At some point, most horse owners are bound to encounter laminitis, a common lameness issue that affects horses of all ages. The source of severe pain and pressure is inflammation around the coffin bone in the horse’s hoof. The location of the swelling is within the laminae, the layer of tissue that connects the coffin bone to the hoof wall.

Signs of laminitis include increased tail swishing, a reluctance to walk or move, tender-footedness, increased time spent lying down, a sawhorse stance and shifting weight between limbs. Affected horses may also exhibit generalized anxiety and sweating. As well, owners may notice increased heat over the hoof and an increased digital pulse in the affected lower limb. A sudden onset of lameness fitting these clinical signs is an emergency. Since early intervention is critical to the horse’s outcome, you should contact your veterinarian as soon as possible.

A change in blood supply to the laminae can lead to a separation between the bone and hoof wall, and in serious cases, permanent rotation and/or sinking of the coffin bone will develop. Vets use radiography (x-rays) to confirm changes in the coffin bone’s orientation, which can be evident as early as three days after the initial incident.

Causes of Laminitis

Several situations can lead to laminitis. Sudden changes in diet, particularly with feeds higher in carbohydrates, can cause changes in the microbial population of the large colon that leads to inflammation throughout the horse’s body.

Colitis (inflammation of the cecum and/or colon) and metritis (inflammation of the uterus) as well as pituitary pars intermedia dysfunction (PPID) and equine metabolic syndrome are diseases that can lead to laminitis. Direct trauma to the foot, such as a severe hoof injury or excessive concussion (including increased weight bearing due to injury on the opposite limb), can also cause reduced blood flow to the lower limb.

Early Treatment for Laminitis is Key

Horses may recover from laminitis without developing the chronic form of the disease if they are treated immediately. However, a horse that has had previous episodes of laminitis is likely predisposed to future incidents that may result in chronic problems. Your vet will try to reduce pain and inflammation in the affected limbs as soon as possible using non-steroidal anti-inflammatory drugs (NSAIDs) and other pain medications. It’s also important to stabilize the lower limb, which may include corrective trimming or the use of therapeutic shoes or pads.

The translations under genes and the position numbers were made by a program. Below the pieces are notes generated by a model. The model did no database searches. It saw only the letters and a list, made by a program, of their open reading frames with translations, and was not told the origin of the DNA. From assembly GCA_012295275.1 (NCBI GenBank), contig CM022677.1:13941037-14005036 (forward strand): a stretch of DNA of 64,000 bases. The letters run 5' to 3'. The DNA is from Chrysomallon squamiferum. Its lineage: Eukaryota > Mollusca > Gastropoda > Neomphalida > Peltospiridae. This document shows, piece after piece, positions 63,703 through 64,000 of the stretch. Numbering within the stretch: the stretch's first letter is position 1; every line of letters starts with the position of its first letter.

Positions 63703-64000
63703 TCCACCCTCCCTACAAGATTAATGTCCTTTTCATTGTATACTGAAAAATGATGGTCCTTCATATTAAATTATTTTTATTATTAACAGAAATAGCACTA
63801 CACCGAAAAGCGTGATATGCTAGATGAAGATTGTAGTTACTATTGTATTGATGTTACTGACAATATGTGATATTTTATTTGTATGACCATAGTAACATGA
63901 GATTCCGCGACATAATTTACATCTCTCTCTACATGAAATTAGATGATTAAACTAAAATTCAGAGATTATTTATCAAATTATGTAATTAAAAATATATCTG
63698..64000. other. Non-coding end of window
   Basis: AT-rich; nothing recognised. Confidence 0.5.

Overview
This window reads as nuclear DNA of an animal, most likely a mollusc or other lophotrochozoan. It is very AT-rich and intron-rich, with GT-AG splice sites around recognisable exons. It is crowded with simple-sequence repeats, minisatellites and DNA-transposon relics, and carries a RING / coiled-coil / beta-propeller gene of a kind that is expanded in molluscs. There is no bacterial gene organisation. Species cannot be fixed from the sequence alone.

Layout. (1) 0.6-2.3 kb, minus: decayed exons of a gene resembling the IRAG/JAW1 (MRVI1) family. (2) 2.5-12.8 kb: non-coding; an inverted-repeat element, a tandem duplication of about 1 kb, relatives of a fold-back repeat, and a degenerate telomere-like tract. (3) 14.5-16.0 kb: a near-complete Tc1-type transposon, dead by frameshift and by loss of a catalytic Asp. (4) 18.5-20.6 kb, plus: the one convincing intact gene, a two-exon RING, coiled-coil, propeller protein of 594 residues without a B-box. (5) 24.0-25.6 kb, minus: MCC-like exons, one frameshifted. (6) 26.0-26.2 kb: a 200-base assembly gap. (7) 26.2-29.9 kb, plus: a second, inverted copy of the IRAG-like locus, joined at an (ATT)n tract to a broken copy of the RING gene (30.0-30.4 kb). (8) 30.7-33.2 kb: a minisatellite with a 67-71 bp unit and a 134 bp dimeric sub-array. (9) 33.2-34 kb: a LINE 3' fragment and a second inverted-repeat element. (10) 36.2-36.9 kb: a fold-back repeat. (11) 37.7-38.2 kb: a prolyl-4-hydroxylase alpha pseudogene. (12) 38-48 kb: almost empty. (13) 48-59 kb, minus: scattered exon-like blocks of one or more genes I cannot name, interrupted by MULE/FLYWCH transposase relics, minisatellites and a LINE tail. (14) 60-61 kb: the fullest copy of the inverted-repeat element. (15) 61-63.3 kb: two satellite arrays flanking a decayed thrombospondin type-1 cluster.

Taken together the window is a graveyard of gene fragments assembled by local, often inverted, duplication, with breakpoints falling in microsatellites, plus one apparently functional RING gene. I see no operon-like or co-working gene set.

What your Vet Needs to Know if your Suspect Laminitis

Before you call your vet, take a few minutes to write down answers to some important questions:

  • When did you first notice the lameness issues?
  • Which limb is affected, or is the horse showing pain in more than one limb?
  • Is there heat or swelling present in the lower limb or hoof?
  • Can you can feel the digital pulse in the lower limb?
  • Can you describe the horse’s stance?
  • Is the horse able to move? Is it willing to move?
  • Where is the horse normally housed (in a stall or pasture)?
  • What’s the type of surface on which you usually ride your horse?
  • When was the horse’s last hoof trimming or shoeing?
  • How often does your farrier visit?
  • Has the horse eaten grain or feed that it normally doesn’t have access to?

The latter question is critical since access to too much grain or feed could cause a horse to develop colic, which will require additional treatment. Your detailed responses will help inform your vet about the severity of the issue and potential treatment. Details about your horse’s regular diet and feeding schedule are also important and can be helpful in narrowing down potential causes of laminitis.

In addition to this information, make sure to tell your vet if the horse has any history of laminitis, a previous suspicion or diagnosis of endocrine disorders or any lower limb trauma.

What to do while waiting for the vet…

Before the vet arrives, here are a few things horse owners can do to help increase the comfort level of their horse:

  • Begin to cold hose or ice the affected limbs. Icing the hooves up to the fetlock is a mainstay in treatment for laminitis, and is very helpful in reducing inflammation.
  • Provide deep and soft bedding.
  • Limit the horse’s movement, as walking or exercising a horse with laminitis puts further pressure on the hooves.
  • Put hoof boots on the horse to provide padding and some comfort.